High(school)er Education

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I am a high school student who goes to university. Despite the fact that I don’t yet have a high school diploma, I am a UW student and all my classes are here. 


I am in a program called University Co-operative Education Program (UCEP). UCEP is the only program of its kind in Ontario and only has 26 students. Basically, UCEP students take two high school courses that are taught on campus: a first-year class and a co-op located at UW, WLU, or the Perimeter Institute. This small, intimate education experience has been quite the learning opportunity.


UCEP does come with its own unique challenges. I am rarely ever at my home school, Resurrection Catholic Secondary School, which has created many obstacles. I am on student council and I have rarely been able to attend meetings, yet I still need to stay on top of my duties and what is happening. I have been trying to visit as often as possible, although it has been hard to find time in between classes and homework.


When I first came to UW, I felt very out of it. University was very different, and I didn’t feel like I was actually a student here. It was strange going from my 300-student Psych 101 class, directly to my 15-student high school class ­— both taught in the same building. Slowly but surely, I began to feel like a student. Everyone at UW has been very welcoming.


A big part of my time at UW has been spent at the <em>Imprint</em> office, where I am interning. I have learned the ins and outs of the news publishing industry. I have obtained vast experience, and I now have many published articles. I have grown as a writer, as well as a person. I used to barely be able to talk to strangers, but I have become much better at talking with people whom I don&rsquo;t know thanks to the many interviews I have had to complete for my news pieces. I have&nbsp; been able to write in every section and have been able to meet many new people.


Speaking of new people, I have met many new people through my high school classes. I came into UCEP knowing few people in it, and I am happy to say that I have bonded with everyone there at some point over the semester. I have met people from different high schools who share a passion for education. These people have proven to be some of the most interesting and driven people I have ever met. Each person has taught me something, big or small, about persuing what I am passionate about, making the most out of what life has to offer, and working hard.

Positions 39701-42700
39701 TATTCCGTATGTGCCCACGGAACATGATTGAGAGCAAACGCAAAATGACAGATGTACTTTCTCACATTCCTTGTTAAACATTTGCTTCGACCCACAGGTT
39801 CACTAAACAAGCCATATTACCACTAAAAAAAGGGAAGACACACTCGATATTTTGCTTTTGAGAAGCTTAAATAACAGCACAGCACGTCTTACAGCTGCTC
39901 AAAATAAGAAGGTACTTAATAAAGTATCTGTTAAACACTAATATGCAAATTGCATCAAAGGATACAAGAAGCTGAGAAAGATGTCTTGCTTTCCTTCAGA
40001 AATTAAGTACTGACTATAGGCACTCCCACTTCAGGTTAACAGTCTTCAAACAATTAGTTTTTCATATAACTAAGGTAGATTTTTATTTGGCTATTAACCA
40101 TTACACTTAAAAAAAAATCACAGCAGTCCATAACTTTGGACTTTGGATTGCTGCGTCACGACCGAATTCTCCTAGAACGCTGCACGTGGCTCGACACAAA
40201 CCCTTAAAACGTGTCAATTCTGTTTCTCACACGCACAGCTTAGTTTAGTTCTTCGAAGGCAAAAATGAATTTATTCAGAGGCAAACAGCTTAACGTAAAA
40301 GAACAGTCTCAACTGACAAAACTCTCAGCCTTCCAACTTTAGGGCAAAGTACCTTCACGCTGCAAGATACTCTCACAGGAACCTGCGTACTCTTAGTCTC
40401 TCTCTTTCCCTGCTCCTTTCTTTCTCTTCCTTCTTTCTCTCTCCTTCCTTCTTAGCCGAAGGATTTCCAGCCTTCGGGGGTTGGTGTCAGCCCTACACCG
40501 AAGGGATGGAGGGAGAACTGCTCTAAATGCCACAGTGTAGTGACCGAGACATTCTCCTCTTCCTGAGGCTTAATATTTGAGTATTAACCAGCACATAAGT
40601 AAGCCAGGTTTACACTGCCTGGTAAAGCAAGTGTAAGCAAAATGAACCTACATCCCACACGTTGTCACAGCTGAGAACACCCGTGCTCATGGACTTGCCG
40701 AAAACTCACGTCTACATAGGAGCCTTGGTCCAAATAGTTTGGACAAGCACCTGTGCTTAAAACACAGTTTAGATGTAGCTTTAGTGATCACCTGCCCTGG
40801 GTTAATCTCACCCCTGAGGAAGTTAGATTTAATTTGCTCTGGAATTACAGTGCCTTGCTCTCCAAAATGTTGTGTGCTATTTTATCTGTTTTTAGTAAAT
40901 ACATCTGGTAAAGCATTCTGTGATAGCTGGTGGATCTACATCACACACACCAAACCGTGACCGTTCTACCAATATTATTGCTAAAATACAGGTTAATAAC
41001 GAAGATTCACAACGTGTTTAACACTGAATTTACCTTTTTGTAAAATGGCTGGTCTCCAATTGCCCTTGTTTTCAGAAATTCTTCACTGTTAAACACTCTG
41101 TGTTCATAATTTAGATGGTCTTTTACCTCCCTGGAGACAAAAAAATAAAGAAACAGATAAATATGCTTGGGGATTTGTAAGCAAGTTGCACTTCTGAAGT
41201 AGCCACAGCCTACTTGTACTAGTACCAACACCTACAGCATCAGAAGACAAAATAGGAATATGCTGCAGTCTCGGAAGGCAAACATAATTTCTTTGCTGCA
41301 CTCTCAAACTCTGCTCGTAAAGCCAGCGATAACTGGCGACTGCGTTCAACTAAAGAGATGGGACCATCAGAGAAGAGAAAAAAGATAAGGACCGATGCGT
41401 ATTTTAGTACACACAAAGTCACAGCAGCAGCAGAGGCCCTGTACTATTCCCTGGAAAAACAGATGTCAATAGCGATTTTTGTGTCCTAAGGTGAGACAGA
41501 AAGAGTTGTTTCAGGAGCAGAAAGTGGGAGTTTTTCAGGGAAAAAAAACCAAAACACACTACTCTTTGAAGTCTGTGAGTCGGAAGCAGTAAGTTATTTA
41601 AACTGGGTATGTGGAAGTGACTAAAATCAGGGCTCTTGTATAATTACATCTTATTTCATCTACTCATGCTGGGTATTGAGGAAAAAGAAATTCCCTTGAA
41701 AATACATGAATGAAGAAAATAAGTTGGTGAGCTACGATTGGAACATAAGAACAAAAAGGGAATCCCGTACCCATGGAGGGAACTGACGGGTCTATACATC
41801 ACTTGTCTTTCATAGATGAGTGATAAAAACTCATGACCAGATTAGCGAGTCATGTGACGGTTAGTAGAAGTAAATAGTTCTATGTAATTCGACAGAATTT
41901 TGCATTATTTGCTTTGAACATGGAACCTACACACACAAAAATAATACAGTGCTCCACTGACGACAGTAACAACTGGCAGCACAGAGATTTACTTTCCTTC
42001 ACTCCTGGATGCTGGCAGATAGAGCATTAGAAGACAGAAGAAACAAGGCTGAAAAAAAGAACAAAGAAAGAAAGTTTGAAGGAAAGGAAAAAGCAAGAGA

I recently completed my first university exam and that was quite the experience.&nbsp; My exam was at 7:30 on a Saturday night. Needless to say, it came with the stress and confusion of any exam. After hours of studying and much coffee, I can say I have completed a university exam. It was challenging, but now I know what to expect in the future. I am now a credit further than I would have been and much more wise thanks to it.


My newest challenge will be returning to high school in February. It will take much patience to once again tolerate the bells, attendance, and little freedom. It is bittersweet as I am excited to return to seeing my friends everyday and being active in my school, but there are still many aspects that I do not look forward to and will take much getting used to.


Overall, this has been a great opportunity. I&rsquo;ve learned many lessons that go much farther than the classroom. First, I&rsquo;ve learned the true meaning of self-initiative and responsibility &shy;&shy;&mdash; I did not have any teachers watching over my shoulder to make sure that I was doing my homework. Second, I&rsquo;ve learned how to properly study and prepare myself. Third, I learned gratitude; I realized that I could have not done this by myself and that not many people get this kind of opportunity. I am very thankful. I have also learned how to speak up for myself when I am having problems and how to better communicate with others.


Lastly and arguably most importantly, I learned the best times to go to Tim Horton&rsquo;s in order to dodge the rush. These are lessons that I will use for the rest of my life.


I want to thank my teachers, especially Mike McKay, Mark Szybbo, and Jon Zagaja, as well as my mentors at <em>Imprint</em> who have helped me all term, especially Laurie Tigert-Dumas, Aliya Kanani, Megan Nourse, Verity Martin, and Antonio Brieva. I would also&nbsp; like to thank everyone at UW and the Waterloo Catholic District School Board who have made this possible.

Jill Zitars

UCEP student

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